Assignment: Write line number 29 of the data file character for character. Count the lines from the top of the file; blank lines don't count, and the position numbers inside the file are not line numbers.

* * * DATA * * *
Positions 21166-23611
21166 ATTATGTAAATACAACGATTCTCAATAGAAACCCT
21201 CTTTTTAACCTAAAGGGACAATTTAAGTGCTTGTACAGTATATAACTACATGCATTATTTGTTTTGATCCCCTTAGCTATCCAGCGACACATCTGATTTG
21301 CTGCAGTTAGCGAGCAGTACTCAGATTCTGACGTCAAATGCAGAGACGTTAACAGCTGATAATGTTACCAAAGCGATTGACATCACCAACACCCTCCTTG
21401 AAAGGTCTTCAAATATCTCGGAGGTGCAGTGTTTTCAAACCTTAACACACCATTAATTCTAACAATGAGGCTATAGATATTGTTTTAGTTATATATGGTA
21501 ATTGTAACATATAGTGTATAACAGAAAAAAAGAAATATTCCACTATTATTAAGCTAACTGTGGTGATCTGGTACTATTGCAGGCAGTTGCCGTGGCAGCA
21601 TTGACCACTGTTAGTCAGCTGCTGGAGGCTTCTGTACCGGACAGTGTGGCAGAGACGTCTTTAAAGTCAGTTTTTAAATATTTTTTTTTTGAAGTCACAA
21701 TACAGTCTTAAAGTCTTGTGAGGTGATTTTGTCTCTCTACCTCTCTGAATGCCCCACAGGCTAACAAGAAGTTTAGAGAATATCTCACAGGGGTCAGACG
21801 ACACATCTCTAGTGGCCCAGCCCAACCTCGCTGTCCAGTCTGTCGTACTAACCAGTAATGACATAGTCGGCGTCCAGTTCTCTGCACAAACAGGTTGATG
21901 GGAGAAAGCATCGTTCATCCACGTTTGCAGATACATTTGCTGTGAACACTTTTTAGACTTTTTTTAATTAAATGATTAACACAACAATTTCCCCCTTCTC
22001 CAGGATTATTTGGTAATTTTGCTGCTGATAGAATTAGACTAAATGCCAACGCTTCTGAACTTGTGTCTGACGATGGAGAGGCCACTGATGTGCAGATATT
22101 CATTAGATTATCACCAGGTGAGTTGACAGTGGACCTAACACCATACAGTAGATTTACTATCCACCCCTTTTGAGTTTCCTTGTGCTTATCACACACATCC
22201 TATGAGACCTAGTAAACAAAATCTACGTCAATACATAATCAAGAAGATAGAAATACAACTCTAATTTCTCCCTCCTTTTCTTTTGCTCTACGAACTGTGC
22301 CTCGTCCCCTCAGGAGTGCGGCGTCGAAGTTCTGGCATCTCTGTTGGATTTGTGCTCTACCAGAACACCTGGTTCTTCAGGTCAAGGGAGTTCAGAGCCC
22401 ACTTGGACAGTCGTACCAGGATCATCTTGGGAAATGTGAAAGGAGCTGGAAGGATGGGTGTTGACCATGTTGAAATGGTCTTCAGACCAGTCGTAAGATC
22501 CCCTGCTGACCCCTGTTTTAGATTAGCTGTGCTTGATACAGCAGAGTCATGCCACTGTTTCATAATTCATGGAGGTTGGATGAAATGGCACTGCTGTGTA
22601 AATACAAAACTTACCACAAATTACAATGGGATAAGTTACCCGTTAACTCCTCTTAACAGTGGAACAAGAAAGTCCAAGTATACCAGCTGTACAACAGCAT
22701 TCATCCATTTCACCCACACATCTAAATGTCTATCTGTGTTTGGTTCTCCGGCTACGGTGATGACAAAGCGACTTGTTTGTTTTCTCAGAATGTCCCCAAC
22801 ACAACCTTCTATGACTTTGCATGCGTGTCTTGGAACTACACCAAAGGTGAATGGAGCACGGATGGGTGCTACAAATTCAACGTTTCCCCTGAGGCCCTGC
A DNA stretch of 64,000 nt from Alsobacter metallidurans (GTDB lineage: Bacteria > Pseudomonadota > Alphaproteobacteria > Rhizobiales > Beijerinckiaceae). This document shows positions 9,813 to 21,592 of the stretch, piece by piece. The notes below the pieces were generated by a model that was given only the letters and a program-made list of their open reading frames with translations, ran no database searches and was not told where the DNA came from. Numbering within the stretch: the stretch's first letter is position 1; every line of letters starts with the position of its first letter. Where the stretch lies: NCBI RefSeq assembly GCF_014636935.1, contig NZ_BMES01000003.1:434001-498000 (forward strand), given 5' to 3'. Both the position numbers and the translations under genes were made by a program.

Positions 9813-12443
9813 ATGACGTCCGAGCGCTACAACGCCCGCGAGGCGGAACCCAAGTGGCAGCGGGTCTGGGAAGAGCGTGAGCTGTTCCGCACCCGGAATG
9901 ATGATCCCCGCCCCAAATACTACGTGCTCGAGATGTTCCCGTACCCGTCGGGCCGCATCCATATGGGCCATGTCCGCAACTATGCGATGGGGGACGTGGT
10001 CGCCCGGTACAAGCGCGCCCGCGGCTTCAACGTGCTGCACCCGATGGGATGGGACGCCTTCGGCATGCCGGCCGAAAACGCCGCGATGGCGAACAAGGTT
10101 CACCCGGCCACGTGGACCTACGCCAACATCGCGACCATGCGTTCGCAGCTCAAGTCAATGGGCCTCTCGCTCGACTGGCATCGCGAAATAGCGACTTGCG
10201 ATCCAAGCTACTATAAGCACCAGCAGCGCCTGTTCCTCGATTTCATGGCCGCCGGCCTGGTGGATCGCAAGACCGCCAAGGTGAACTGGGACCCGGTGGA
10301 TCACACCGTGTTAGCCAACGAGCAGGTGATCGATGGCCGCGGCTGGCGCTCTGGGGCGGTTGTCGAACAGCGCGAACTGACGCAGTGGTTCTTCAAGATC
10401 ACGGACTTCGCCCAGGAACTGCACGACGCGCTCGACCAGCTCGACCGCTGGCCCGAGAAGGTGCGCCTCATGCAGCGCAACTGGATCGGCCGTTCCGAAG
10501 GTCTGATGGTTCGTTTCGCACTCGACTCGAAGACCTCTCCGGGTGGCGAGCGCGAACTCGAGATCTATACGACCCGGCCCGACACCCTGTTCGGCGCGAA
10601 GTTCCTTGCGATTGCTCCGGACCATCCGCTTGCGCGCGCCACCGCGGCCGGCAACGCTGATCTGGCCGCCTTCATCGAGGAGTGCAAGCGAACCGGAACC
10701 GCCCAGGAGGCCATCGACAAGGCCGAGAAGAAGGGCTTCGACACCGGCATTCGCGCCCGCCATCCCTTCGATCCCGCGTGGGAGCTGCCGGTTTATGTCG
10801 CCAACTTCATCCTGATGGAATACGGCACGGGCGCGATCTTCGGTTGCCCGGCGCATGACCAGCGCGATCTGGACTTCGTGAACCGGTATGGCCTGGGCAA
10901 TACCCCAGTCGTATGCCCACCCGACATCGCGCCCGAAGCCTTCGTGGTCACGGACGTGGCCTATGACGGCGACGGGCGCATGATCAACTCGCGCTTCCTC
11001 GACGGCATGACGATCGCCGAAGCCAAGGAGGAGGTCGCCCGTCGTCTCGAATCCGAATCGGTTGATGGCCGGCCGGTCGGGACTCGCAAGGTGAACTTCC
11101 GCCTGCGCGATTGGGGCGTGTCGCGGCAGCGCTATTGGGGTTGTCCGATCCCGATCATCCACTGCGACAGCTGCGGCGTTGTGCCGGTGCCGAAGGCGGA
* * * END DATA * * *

10501 GTCTGATGGTTCGTTTCGCACTCGACTCGAAGACCTCTCCGGGTGGCGAGCGCGAACTCGAGATCTATACGACCCGGCCCGACACCCTGTTCGGCGCGAA